In pride of place on my work-surface
are an ink-well of weighted glass

and a black quill-pen, presented to me
when I left long-term employ:

a discarded life I heed less
and less, as the years pass.

But every so often with a hoarse kraaa
there squats on the sill a hoodie crow,

a gap in one wing where a primary
feather is missing. Teetering raggedly

it fixes me with a bloodshot eye
then flops, disgruntled, away.

Whether bent on repossessing
what belongs to it, or chastising

me for treating its lost quill
as simply a glossy symbol,

I see in it the beast
of conscience come home to roost.

The cat meantime sits by the fireplace,
content that nothing is amiss.
Stewart Conn

first published in Poetry Review, Vol. 95, no.1.
from Ghosts at Cockcrow (Tarset: Bloodaxe, 2005)

Reproduced by permission of the publisher.
Stewart Conn

Stewart Conn was the inaugural Edinburgh City Makar from 2002 to 2005. He is a poet and playwright, with more than a dozen collections of poetry; The Touch of Time: new & selected poems was published in 2014.  

Read more about this poet
About Visitation

This poem was included in Best Scottish Poems 2005. Best Scottish Poems is an online publication, consisting of 20 poems chosen by a different editor each year, with comments by the editor and poets. It provides a personal overview of a year of Scottish poetry. The editor in 2005 was Richard Price.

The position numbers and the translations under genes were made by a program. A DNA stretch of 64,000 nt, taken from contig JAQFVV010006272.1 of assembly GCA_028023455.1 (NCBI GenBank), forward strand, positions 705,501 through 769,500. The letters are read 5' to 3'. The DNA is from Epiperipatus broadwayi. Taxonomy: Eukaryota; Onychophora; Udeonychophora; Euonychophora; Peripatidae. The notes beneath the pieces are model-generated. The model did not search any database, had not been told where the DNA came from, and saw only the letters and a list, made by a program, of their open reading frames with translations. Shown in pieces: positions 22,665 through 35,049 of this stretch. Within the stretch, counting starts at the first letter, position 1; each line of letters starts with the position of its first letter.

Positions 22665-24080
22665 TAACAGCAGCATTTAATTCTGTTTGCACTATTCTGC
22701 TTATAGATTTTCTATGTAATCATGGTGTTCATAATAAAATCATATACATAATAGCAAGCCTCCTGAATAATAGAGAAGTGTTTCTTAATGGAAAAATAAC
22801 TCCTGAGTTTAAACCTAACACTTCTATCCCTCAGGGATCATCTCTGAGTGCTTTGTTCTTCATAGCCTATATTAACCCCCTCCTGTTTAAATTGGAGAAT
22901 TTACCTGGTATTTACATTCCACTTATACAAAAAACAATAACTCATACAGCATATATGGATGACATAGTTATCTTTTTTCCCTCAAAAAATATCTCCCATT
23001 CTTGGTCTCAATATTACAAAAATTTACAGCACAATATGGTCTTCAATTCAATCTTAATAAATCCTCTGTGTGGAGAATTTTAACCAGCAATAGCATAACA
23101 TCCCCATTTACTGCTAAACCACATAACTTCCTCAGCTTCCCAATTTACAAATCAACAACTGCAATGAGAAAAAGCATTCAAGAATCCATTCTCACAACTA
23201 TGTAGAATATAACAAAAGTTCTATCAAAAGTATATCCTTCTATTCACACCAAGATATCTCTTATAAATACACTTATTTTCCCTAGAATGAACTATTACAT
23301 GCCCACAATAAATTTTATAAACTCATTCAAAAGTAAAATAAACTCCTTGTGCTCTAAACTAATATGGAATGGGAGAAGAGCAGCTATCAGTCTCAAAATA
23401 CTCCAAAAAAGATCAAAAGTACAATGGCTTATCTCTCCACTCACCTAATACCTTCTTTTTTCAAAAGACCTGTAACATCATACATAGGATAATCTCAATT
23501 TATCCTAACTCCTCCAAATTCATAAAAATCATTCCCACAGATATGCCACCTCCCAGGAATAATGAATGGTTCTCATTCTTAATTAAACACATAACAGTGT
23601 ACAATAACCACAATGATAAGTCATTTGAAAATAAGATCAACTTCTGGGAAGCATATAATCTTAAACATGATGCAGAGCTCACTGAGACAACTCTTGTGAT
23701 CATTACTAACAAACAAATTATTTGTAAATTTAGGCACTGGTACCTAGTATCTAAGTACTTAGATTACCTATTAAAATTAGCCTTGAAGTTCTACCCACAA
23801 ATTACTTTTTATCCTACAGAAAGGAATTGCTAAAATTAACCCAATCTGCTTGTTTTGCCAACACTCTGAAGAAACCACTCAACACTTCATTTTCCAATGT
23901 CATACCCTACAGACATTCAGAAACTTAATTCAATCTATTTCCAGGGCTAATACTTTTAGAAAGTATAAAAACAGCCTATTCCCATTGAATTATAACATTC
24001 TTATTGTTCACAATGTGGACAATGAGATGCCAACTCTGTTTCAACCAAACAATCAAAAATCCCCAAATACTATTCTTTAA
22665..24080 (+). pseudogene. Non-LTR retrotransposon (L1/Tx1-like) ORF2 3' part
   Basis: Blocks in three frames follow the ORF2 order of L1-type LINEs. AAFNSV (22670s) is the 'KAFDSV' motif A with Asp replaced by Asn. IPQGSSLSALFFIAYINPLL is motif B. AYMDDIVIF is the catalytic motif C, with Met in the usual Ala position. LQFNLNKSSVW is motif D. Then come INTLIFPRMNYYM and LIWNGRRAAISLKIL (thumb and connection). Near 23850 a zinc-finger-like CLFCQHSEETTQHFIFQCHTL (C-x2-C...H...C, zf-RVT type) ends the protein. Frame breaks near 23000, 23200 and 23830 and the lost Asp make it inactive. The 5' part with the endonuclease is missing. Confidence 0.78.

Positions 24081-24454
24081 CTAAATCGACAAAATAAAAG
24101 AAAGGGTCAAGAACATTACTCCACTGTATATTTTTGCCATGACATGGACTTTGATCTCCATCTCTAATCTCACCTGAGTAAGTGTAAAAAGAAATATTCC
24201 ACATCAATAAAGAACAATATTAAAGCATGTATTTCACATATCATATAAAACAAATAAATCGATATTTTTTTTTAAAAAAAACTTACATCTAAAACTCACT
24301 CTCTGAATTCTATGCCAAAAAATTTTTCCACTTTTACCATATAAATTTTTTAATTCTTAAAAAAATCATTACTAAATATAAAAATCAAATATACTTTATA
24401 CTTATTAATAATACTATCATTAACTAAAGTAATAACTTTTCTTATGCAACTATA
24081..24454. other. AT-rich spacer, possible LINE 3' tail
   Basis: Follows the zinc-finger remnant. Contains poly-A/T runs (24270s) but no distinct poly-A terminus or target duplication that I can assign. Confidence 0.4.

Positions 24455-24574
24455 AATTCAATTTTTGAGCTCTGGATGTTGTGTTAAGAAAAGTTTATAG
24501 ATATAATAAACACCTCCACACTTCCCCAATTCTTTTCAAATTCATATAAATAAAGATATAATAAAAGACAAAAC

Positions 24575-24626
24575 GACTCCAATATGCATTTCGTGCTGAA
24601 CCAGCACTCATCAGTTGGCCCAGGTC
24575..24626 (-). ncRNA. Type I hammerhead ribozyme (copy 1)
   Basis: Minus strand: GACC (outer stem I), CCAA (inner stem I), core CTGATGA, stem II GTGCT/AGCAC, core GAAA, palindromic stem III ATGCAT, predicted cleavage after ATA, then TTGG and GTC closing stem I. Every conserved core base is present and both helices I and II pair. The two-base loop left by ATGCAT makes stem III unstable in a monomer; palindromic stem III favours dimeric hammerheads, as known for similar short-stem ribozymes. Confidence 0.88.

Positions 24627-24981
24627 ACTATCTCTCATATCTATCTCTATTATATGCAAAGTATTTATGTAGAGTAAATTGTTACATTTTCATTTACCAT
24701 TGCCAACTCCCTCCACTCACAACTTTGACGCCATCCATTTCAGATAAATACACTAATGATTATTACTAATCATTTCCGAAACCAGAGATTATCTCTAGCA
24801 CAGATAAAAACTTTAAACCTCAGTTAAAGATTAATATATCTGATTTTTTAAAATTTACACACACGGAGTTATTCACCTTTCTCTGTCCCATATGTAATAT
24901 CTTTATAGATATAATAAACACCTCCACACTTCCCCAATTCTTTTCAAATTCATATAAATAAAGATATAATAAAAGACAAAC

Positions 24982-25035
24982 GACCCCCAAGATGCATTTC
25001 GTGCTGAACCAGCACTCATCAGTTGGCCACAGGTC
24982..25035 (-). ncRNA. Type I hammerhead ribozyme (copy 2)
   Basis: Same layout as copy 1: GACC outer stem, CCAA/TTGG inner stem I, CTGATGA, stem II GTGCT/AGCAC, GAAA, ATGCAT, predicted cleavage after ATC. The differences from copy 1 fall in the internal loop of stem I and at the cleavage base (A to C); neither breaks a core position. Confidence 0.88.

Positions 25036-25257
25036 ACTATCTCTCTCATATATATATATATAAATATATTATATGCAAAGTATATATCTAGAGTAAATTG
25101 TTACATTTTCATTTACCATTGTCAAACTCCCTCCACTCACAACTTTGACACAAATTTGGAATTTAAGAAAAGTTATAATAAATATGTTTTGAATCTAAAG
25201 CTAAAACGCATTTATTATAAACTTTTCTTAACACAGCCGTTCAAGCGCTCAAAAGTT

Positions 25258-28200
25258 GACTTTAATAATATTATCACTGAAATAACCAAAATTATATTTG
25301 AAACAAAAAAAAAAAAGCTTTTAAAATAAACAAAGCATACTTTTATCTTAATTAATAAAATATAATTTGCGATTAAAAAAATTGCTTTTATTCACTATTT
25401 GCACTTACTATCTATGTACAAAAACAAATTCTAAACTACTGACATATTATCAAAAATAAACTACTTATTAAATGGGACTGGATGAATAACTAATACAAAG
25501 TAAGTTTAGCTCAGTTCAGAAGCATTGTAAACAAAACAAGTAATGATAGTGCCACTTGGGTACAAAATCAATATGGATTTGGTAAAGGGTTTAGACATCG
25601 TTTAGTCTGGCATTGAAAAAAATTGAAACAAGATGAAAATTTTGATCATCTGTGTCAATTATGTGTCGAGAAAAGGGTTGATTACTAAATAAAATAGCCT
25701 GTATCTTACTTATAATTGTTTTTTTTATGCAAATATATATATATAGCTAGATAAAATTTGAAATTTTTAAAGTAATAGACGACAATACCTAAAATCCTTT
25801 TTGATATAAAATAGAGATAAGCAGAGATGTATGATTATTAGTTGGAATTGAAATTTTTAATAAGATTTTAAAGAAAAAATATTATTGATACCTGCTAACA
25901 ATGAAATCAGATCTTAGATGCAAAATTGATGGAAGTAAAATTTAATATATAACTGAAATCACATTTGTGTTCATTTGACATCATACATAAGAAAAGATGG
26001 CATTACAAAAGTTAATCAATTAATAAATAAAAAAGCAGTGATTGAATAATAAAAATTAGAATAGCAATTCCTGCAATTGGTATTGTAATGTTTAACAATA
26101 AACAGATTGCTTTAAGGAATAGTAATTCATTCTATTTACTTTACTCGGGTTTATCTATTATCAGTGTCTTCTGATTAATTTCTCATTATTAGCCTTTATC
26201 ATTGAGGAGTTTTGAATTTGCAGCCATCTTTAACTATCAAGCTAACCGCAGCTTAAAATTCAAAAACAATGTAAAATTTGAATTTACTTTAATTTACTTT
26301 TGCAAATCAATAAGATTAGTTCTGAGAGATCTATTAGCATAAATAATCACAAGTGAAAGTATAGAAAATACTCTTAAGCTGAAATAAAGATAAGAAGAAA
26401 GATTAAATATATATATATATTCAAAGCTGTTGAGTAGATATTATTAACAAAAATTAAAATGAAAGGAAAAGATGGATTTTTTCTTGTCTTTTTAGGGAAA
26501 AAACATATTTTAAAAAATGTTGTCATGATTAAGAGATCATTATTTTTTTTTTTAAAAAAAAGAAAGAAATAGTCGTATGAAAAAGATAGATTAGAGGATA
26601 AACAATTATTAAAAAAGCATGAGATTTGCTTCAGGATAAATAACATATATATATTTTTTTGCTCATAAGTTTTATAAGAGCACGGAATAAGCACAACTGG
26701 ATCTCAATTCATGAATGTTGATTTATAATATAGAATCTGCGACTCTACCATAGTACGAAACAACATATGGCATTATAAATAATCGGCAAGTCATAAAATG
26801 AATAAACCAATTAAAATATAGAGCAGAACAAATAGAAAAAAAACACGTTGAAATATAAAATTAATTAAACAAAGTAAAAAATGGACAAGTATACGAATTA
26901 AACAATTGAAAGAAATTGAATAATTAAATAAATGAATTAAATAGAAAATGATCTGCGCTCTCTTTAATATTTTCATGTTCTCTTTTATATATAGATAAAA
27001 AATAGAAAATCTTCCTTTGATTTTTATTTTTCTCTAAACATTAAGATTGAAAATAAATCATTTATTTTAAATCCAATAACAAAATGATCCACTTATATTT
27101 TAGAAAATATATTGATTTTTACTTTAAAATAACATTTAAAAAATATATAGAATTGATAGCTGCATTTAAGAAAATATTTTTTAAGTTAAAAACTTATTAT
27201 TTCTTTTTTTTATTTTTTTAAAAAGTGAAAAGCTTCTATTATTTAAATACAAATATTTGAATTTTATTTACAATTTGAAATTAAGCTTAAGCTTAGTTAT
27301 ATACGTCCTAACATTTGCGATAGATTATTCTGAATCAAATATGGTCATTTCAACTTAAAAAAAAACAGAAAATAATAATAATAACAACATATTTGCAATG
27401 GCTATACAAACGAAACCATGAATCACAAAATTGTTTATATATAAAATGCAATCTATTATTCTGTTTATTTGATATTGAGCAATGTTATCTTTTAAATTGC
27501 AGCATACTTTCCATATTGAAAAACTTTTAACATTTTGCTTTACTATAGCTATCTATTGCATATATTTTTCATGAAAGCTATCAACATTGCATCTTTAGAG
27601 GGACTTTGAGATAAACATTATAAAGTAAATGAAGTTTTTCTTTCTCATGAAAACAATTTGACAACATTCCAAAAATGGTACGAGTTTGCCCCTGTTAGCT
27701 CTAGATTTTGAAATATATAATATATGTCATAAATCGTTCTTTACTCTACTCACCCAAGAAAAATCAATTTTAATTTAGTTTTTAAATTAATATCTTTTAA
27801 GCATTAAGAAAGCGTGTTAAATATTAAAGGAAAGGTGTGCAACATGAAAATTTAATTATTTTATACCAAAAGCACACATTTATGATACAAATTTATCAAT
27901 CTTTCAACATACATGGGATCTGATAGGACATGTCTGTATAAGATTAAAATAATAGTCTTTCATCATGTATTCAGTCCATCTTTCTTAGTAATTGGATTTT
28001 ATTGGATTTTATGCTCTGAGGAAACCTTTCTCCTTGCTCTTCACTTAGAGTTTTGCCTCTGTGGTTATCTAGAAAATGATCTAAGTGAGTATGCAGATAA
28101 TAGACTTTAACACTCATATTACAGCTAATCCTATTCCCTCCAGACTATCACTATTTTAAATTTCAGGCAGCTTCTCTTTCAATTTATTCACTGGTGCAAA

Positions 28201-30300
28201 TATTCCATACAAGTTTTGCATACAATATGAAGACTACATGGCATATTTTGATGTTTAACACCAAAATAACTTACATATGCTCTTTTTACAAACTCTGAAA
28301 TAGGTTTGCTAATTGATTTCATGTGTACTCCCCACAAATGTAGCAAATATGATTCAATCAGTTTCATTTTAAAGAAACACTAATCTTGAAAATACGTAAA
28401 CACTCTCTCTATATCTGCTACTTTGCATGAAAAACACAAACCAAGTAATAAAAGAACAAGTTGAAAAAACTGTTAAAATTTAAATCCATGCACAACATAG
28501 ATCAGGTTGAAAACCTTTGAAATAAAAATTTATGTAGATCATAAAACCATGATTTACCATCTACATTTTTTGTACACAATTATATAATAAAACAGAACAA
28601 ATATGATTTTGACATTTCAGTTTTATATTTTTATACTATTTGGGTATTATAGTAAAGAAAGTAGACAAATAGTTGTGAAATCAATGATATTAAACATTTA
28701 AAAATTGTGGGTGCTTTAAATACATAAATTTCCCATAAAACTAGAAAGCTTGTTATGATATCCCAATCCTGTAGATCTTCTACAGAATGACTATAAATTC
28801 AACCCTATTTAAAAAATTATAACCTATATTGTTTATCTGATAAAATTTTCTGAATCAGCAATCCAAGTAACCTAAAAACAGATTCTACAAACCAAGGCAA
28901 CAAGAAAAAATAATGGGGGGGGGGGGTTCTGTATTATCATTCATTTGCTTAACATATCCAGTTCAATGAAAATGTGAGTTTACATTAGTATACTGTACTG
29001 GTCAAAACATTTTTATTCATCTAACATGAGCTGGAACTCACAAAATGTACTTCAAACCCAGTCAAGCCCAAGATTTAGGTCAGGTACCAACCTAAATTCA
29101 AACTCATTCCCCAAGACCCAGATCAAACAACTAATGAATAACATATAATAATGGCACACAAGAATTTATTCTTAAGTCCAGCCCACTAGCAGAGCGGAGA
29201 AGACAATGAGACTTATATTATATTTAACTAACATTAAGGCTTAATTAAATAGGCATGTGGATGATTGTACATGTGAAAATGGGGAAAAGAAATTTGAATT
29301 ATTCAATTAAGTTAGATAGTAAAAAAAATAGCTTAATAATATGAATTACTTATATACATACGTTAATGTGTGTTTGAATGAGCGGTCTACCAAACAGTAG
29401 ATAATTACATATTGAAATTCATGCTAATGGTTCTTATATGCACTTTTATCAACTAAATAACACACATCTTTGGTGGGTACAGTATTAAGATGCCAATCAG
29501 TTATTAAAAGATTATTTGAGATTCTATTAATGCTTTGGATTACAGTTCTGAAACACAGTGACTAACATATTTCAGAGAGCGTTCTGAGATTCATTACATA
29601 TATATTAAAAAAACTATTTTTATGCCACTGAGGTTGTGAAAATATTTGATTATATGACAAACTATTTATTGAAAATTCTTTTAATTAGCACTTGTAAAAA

Editor's comment: 
The couplets are at times uneasily rhymed, in keeping with the dark bird worrying away at the poet's window and at his decision to throw it all in for poetry, but there is an earned confidence in the choice and the cat is rightly undisturbed.

Author's note: 
Ghosts at Cockcrow opens with a poem set in my study, written (or which pertains to have been written) while the remainder of the volume was still an unrealised acreage of white, a 'realm of possibility'. In 'Visitation' what has been established as a work-place becomes, in addition, a two-way vantage point – its occupant (or occupants) simultaneously observer, and observed. The poem's trappings are in the main real – inkwell and quill having been a gift from departmental colleagues, when I left the BBC to become a 'free man' (a notion at which the poem raises a wry eyebrow).

The couplets after the intruder's departure seem to pick up on what is to be resolved in the pages ahead. But while their tension, even trepidation, may have to do with obligations to one's art, I suspect that also hovering over them are the implications of the book's title, and the transient nature of our lives. I'd rather leave further assumptions or deductions to the reader, than impose any interpretation extraneous to the poem.

The comfortable feline appears oblivious of any such angst. Looking up what turned out to be copious worksheets I found this was a late addition: surprisingly, as I'd now see the poem as stripped of dimension, and something integral to its flavour, without it. I'm glad too that, the cat having since died, her presence is preserved here albeit tinily, and I hope not sentimentally but as a pointer to the odd way poems can come about.